Home International Premiere: Lily Henley – Avre Tu Puerta Serrada

Premiere: Lily Henley – Avre Tu Puerta Serrada


On May 6th, Ladino singer, songwriter, and fiddler Lily Henley releases Oras Dezaoradas. The album features a collection of beautiful old ballads of Sephardic Jewish women across the centuries. Expelled from Spain on penalty of death by the Spanish Inquisition in the 15th century, Sephardic Jews kept their culture alive as they moved throughout North Africa and the Ottoman empire. These songs were adapted to the current times, the current sounds of where they had moved along the forced diaspora.

As you can hear on Avre Tu Puerta Serrada below, Henley’s take, while contemporary, has a mass of personal influences at play, including those from American folk traditions, a reminder of how music moves and develops amongst communities over time and connects us all today. It’s hard to believe when you hear Henley sing in the Ladino language that this threatened tongue that fuses old Spanish with Hebrew, Arabic, and Turkish elements, is spoken by less than 100,000 people today.

Just as women constantly adapted these songs to the current times, Henley does the same, leaving her marker in a line of tradition that she is now a part of. As it says in the album press, the result is a beautiful testament to the heart of women in song, channelling old voices, of course, and reminding us that these voices felt the same things that people today feel. The women in Sephardic songs display a powerful independence, and the songs are full of discussions between lovers, young daughters seeking advice from mothers, complaints about daily life, and grief from young women left widowed by war.

Of this song, she says: This is a song I adapted from two Sefardi songs with related lyrics and storylines. It is less of a ballad story and more of a fragmented, possessive love poem. From the perspective of a lover who says, at the end of the song, “Your beauty is only for me, only I can appreciate it”. I wrote the tune and song melodies feeling like the lyrics needed a wilder, more chaotic backdrop to express my interpretation of them, and that something about the fragmented poetry reminded me of bits of old time song tunes.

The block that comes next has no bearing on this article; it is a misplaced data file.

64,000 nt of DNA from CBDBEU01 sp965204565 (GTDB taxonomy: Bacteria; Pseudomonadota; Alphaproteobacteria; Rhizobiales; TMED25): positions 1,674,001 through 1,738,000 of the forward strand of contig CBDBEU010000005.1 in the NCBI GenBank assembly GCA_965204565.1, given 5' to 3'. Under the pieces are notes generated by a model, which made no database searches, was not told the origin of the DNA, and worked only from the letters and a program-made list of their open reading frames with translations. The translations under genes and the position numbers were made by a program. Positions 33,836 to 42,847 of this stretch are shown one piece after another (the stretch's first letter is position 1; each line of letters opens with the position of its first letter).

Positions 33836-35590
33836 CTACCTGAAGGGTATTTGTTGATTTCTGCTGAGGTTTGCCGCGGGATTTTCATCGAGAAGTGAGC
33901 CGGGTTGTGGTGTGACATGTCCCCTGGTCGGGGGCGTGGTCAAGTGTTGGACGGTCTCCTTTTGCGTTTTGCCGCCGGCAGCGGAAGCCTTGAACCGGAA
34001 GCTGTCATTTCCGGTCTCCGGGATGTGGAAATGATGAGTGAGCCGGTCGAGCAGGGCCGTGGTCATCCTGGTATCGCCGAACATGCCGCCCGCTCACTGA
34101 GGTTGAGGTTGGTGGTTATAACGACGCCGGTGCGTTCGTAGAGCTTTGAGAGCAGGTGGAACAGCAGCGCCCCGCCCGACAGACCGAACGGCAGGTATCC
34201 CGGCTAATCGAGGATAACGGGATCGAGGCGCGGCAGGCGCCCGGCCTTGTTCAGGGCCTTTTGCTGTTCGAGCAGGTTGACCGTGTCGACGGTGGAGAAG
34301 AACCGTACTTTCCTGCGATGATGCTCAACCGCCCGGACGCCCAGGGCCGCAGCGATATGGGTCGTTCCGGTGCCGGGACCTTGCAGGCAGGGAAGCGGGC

It opens with Henley’s violin taking centre stage, ably backed by Duncan Wickel’s guitar, who also contributes cello. Along with some beautiful interplay with violin, a third through Wickel brings some beautiful flat-picking to the fore. The results are vibrant and uplifting, but the pace picks up still further for the final lap, on which we hear Henley singing for the first time. Her voice and the Ladino language are both striking and poetic to the ear.

When I first heard this album, this track spoke to me, and, for me, that’s also part of the ingenuity behind Henley’s approach. She’s authentically responding to a traditional form, which makes this album so unique.

Talking about her approach to this album, Henley explains, “There are so few young musicians in this song tradition, and, to me, doing an album of the old melodies, re-recording what people have already recorded, didn’t make me excited. This feels inspiring because I’m creating music that feels really authentic and original to me and I’m adding to this tradition that is very endangered.”

Henley’s approach is inspiring, refreshing and enduring.

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